New vaccine for HIV virus gives hope to knock out AIDS

Henrietta Brewer
July 10, 2018

Clinical trials of an HIV vaccine that is supposed to protect the person from different strains have shown promising results. They also tried the drug on 72 laboratory monkeys and proceeded to infect them with six injections of HIV like viruses. A safe and effective preventative vaccine is urgently needed to curb the HIV pandemic, the researchers said. The 2 boost vaccinations used various combinations of Adv.Mos.HIV or Modified Vaccina Ankara, with or without 2 different doses of clade C HIV gp 140 envelope protein containing an aluminum adjuvant.

Doctors diagnosed over 1.8 million new cases of HIV infection in 2016, the authors informed. The challenges in the development of an HIV vaccine are unprecedented, and the ability to induce HIV-specific immune responses does not necessarily indicate that a vaccine will protect humans from HIV infection, Barouch said. In that same year, some 1.8 million people were newly infected while 1 million had already died because of HIV-related complications.

Decades, scientists around the world tirelessly searched, tried, created, was disappointed, tried again and again to find a way to overcome the most awful virus the XXI century - the human immunodeficiency virus.

Though the vaccine triggered a response in the immune system of the people who took it, it is not clear if this would be enough to fight off the virus and prevent infection. This new vaccine aims to protect people from nearly all strains of the virus. The subjects came from around twelve clinics from all over the world encompassing east Africa, South Africa, Thailand, and the United States.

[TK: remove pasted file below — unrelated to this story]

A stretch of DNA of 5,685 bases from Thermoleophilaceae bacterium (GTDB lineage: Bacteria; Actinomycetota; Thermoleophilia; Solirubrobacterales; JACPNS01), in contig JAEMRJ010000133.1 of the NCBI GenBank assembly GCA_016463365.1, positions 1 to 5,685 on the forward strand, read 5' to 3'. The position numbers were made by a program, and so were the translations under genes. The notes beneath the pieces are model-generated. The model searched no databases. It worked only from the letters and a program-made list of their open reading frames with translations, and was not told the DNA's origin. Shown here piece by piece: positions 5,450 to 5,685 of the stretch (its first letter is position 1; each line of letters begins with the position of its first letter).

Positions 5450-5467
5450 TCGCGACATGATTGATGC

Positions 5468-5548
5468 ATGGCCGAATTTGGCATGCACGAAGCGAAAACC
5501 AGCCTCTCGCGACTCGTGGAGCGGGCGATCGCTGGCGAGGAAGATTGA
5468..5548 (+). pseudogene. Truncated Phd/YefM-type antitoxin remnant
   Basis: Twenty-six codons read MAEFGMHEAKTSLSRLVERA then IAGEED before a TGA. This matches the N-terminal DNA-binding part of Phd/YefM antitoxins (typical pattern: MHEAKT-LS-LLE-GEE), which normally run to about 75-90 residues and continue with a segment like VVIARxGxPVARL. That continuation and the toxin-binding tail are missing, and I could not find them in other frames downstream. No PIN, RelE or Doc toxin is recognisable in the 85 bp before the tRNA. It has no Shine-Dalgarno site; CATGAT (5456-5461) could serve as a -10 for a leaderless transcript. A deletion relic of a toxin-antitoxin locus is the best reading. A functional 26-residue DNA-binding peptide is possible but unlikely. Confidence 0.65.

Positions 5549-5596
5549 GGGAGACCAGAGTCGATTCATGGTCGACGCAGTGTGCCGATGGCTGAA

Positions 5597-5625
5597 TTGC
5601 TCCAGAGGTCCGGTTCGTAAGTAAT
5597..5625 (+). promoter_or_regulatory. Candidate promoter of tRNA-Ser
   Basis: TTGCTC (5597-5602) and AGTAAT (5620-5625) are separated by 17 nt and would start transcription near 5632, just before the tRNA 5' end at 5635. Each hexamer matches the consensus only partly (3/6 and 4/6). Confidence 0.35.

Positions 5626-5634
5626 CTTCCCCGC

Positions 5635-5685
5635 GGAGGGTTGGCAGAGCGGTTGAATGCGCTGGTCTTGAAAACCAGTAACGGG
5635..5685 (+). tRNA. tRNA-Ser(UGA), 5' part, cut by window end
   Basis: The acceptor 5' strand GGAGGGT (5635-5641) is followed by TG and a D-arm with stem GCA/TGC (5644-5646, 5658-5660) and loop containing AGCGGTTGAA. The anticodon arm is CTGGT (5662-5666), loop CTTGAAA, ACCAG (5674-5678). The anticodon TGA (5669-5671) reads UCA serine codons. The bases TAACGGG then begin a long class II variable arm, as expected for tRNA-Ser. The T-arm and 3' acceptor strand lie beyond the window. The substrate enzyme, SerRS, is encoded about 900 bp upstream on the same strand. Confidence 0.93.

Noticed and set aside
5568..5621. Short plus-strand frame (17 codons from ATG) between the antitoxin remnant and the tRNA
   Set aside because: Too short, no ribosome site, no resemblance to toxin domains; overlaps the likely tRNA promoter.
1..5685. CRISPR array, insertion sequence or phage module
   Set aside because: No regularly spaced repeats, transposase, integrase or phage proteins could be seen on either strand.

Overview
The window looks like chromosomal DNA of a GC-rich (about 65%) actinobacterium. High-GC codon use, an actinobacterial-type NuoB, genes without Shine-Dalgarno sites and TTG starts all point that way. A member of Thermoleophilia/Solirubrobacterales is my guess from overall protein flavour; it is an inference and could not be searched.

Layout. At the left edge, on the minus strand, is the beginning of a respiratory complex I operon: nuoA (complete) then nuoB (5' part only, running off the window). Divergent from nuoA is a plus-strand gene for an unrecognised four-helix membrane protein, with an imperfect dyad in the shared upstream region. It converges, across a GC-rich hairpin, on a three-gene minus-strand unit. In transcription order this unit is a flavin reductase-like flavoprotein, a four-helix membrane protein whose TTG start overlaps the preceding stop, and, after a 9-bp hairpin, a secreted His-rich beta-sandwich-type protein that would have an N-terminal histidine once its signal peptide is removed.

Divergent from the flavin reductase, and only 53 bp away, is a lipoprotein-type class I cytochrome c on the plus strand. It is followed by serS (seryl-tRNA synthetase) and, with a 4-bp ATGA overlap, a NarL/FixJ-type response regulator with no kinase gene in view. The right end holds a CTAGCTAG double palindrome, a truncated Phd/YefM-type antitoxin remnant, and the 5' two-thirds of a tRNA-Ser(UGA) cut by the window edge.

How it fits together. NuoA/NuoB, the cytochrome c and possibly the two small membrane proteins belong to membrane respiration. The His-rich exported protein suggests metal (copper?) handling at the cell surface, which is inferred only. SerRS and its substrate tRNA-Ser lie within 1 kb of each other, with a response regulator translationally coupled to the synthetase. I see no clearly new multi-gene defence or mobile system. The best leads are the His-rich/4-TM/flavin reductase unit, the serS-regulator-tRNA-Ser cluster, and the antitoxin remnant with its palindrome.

Researchers, including those from Harvard Medical School in the United States, found that the "mosaic" vaccine, created by combining pieces of different HIV viruses, is well-tolerated and generated comparable and robust immune responses against HIV in healthy adults and rhesus monkeys.

Nevertheless, the promising results of the study mean researchers will next test the treatment on 2,600 women in southern Africa who are at risk of getting the illness - one of only five vaccines to make it to this stage of so-called efficacy trials.

Professor Barouch said, "These results should be interpreted cautiously".

However, this "mosaic" HIV-1 vaccine has a multi-target approach.

An HIV-1 vaccine would be much more effective than a prophylactic medication. Despite all the advances we have had with HIV, we need a vaccine.

The UK newspaper headlines were somewhat overoptimistic, as the design of the study means we can not yet say that the vaccine will truly be effective in people.

"I can not emphasise how badly we need to have a get rid of HIV in the next generation altogether", said Francois Venter of the University of the Witwatersrand Reproductive Health and HIV Institute in South Africa. It's unclear whether it would provide protection in humans.

3d rendered HIV Virus in Blood Stream in color background.

Scientists use these initial phases of clinical trials to determine the best dosage to use and to see whether a vaccine is safe.

Previous HIV-1 vaccine candidates have typically been limited to specific regions of the world.

It is still too early to speculate that it would work with 100 percent success say the researchers but they are hopeful.

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